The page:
Thursday, November 04, 2010

Shopping from the Present - Dickies 1922 Collection



I had wanted to get my hands on a pair of Dickies' new made-in-the-USA 1922 Collection trousers since I first saw them over at ACL. Eventually the folks at Dickies were kind enough to send a few pairs along for Lesli and me to review. [UPDATE: NEW 1922 SITE]

Firstly, I'm really impressed by the quality of construction. Note the inconspicuous bar-tacking at stress points and the neatly split waistband. All stitches are straight, and the patterning is beautifully done.


Good construction is worthless if the materials aren't stunning, but thankfully, it's knock-out. The 8.2 ounce Cramerton Cloth used in the collection is woven in the US to military spec. It's thick and supple, and seems to take abuse without noticing - it should break in beautifully. I'm also very fond of the heavy-duty sailcloth used in the pockets, since I've had the pockets of otherwise durable trousers give out, usually when I'm carrying something like ball bearings and riding on public transportation with my arms full.


A top request for me from trousers, from khakis to denim - stout belt loops. These deliver, sporting bombproof tunnel-style belt loops that are sewn into the waistband at top and bottom. Note neat construction and reinforcement.


So where might I change these trousers? Well, the fit might rub some people the wrong way. I don't wear my pants too tightly - about a Levis 501 fit - but the 1922 collection is sized to historical dimensions, and there's a lot of room in there. I'll admit that they're very comfortable, and unlike some fits of Bill's Khakis, these manage to be roomy without feeling balloon-like. I've gotten used to how they feel, but I'll never be entirely at ease in them since they're so different from anything else in my closet. There's also a very wide hem on the legs, so if you like to roll your trousers, get ready for a 2.5-inch cuff!


Finally, and pardon my nit-picking, the top button of the fly (on the waistband) is too small and incorrectly attached. The button has to go through twice as much fabric at the waistband, which is why denim buttons are larger and have those big posts - the size makes it easier to shove through, and the post provides clearance for all that fabric. The top button on the Dickies is sewn flush to the fabric, so it's a battle to get through. I simply took it off and re-attached it with a longer shank of thread - just put a thin skewer under the button while you sew it on. Not a deal-breaker, by any means, and it's a historical detail to begin with, but that's the kind of accuracy that I'm happy to leave in the past.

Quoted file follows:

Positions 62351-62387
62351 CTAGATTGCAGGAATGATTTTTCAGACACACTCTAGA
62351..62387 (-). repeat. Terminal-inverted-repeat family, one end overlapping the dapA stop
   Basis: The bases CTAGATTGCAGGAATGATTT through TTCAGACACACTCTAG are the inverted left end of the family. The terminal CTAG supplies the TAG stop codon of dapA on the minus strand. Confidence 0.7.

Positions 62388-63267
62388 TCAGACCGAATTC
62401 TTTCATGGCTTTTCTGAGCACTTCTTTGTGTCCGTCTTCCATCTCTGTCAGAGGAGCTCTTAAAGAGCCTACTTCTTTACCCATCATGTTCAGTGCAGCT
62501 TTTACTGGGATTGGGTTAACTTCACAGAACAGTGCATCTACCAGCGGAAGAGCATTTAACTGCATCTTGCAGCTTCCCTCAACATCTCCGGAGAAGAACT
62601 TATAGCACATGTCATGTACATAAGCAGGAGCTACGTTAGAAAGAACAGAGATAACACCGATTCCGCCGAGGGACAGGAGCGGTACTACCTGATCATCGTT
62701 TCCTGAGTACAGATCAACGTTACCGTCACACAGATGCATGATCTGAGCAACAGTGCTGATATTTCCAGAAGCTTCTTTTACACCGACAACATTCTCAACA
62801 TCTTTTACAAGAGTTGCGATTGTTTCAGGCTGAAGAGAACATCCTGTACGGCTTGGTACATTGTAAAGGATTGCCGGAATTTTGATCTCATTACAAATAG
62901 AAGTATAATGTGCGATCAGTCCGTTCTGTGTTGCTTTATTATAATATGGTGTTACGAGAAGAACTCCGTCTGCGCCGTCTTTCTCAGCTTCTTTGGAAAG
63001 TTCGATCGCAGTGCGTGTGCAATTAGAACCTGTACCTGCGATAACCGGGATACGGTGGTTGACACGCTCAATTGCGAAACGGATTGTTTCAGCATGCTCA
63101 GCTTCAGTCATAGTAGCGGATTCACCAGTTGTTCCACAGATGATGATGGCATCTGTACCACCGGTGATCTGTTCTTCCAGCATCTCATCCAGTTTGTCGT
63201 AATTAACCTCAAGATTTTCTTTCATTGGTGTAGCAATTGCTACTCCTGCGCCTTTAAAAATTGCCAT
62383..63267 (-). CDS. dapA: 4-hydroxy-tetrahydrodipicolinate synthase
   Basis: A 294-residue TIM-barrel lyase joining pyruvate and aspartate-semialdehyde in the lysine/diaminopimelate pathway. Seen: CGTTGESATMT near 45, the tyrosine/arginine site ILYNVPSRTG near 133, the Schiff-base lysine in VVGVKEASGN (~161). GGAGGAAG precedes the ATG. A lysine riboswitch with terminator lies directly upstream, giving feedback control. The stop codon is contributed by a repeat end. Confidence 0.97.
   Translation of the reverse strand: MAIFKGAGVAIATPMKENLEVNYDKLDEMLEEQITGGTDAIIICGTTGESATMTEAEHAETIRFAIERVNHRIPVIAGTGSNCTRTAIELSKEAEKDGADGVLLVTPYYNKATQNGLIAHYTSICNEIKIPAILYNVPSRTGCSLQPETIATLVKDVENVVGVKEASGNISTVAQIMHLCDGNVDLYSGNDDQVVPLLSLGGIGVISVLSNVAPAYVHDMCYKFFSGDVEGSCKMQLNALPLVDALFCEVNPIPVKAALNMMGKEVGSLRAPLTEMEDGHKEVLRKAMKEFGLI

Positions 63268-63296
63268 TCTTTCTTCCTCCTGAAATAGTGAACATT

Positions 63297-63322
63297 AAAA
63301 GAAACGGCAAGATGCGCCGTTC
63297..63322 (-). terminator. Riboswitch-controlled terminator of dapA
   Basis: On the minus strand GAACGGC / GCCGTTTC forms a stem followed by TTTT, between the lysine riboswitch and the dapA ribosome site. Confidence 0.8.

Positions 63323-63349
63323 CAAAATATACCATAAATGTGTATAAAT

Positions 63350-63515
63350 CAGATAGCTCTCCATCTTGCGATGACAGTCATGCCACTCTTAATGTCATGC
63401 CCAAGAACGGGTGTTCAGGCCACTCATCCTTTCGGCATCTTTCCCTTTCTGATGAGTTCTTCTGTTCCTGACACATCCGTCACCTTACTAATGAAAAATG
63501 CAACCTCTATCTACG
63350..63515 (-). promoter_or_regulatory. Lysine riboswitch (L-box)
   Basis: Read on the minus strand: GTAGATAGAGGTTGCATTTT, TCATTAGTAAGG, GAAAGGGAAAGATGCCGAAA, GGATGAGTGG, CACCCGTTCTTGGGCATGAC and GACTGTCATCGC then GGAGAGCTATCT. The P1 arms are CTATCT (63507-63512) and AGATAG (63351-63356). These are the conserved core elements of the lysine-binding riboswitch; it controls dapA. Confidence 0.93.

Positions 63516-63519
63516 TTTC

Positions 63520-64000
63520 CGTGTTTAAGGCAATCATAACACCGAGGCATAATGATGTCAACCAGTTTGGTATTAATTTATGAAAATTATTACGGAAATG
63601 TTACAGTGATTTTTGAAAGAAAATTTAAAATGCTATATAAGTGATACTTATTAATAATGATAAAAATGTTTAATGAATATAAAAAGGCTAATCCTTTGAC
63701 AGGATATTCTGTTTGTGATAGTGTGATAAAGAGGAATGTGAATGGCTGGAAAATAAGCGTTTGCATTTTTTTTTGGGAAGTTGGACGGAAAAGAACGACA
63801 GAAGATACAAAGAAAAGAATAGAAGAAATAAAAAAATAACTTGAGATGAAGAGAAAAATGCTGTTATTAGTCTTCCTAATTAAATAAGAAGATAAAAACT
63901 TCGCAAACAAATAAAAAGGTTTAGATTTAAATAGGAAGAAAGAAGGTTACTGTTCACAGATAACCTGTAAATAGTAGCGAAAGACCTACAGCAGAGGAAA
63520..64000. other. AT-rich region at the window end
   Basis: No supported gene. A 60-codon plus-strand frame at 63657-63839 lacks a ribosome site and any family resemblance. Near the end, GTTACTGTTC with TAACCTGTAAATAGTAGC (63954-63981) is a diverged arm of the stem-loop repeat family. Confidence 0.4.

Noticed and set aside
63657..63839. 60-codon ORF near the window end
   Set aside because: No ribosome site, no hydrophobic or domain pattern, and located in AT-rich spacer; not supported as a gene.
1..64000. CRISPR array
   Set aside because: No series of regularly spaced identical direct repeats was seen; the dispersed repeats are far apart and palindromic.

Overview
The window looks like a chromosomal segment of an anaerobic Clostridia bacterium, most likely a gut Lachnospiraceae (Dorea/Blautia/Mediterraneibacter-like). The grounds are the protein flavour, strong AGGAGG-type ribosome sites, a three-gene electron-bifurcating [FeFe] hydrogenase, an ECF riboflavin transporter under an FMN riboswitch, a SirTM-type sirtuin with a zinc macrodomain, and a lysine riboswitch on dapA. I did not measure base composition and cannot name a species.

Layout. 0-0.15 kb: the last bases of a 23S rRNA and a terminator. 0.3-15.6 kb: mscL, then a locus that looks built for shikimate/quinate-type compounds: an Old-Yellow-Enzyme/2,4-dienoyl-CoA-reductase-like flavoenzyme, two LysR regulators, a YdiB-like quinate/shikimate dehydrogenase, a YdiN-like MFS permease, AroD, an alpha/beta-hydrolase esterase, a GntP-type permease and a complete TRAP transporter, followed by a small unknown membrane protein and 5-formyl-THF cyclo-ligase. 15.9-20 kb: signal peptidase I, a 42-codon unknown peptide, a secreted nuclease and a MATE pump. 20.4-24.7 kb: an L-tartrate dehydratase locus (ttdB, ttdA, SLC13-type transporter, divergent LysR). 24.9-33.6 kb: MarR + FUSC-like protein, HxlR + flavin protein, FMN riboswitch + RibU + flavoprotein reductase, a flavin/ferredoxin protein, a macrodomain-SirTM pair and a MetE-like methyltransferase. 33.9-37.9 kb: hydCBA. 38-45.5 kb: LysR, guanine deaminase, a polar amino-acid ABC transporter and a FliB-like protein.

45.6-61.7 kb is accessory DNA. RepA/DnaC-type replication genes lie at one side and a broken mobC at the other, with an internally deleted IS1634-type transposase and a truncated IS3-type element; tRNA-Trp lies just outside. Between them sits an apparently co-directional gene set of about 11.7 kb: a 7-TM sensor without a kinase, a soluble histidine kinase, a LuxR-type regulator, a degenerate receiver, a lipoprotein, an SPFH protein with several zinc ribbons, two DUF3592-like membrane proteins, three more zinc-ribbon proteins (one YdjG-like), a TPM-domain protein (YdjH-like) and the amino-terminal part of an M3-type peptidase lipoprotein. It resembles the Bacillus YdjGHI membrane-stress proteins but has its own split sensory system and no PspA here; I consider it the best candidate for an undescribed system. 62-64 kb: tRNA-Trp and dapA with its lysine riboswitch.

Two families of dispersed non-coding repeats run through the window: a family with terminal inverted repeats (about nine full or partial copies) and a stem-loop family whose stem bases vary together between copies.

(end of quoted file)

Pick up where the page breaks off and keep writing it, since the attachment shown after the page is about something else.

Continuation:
Summary - These are absolutely beautiful trousers, made in the USA to a very high specification. If the fit works for you, they're some of the best chinos on the market, and for $200, they had better be. The possible shortcomings - wide fit and an imperfect button - come about simply due to historical accuracy. So I encourage Dickies to create an updated version of the 1922 Collection trousers, with a slimmer (read: standard width) fit, lower-profile hem, and brass zipper fly, while keeping the incredible, stout fabric, USA manufacture, and top-notch quality. Here's hoping that domestic production expands for this venerable company.


Thanks again to Dickies for allowing us to test these trousers!

11 comments:

Anonymous said...

Thanks for the review and up-close photo essay. That is a nice pair of pants.

I'm currently wearing Filson Dry Finish Tin trousers 24/7 and am quite happy, as well!

israel said...

good article, people are not aware of these things, my father taught me that the seam of a pant is the quality

Jay said...

Are your test trousers the "tan" color or the "khaki?" Thanks for the info.

Lesli Larson said...

In counterpoint to Tom, I should note that I love the high waist and stovepipe legs of these trousers. It's rare to find this fit in a contemporary khaki outside of Japan or the UK (Old Town!). I'm Ok with a modern update as long as Dickies offers the 1922 version based on the original, historic pattern.

I also wear Filson dry finish trousers but the Dickies have a MUCH higher level of finish.

Tom Bonamici said...

@ Jay 8:33,
Mine are the lighter of the two colors, "Suntan."

J-P said...

Thanks for the review. I never really took Dickies too seriously. This makes me want a pair of vintage 1922s. I think I'll prefer the vintage fit so perhaps need to get one sooner than late.

Solomander said...

$200? Hm....

James Black said...

I never would have guessed that Dickies had it in them to bring a $200 twill workwear trouser to market.

Genius!

Anonymous said...

too bad the price isnt historically accurate...

Anonymous said...

Lesli:

So these *are* high wait/long rise pants? I agree with you -- I have to look long and hard for those, because they're the only kind of pants which fit me. Filson cuts their pants that way, actually.

By the way: I bought one of your snap musettes earlier in the year and I love it, use it every day!

Art

SW said...

If you can't live with the vintage fit, have a look at Dickies x Hideout London for an updated fit and at a lower $$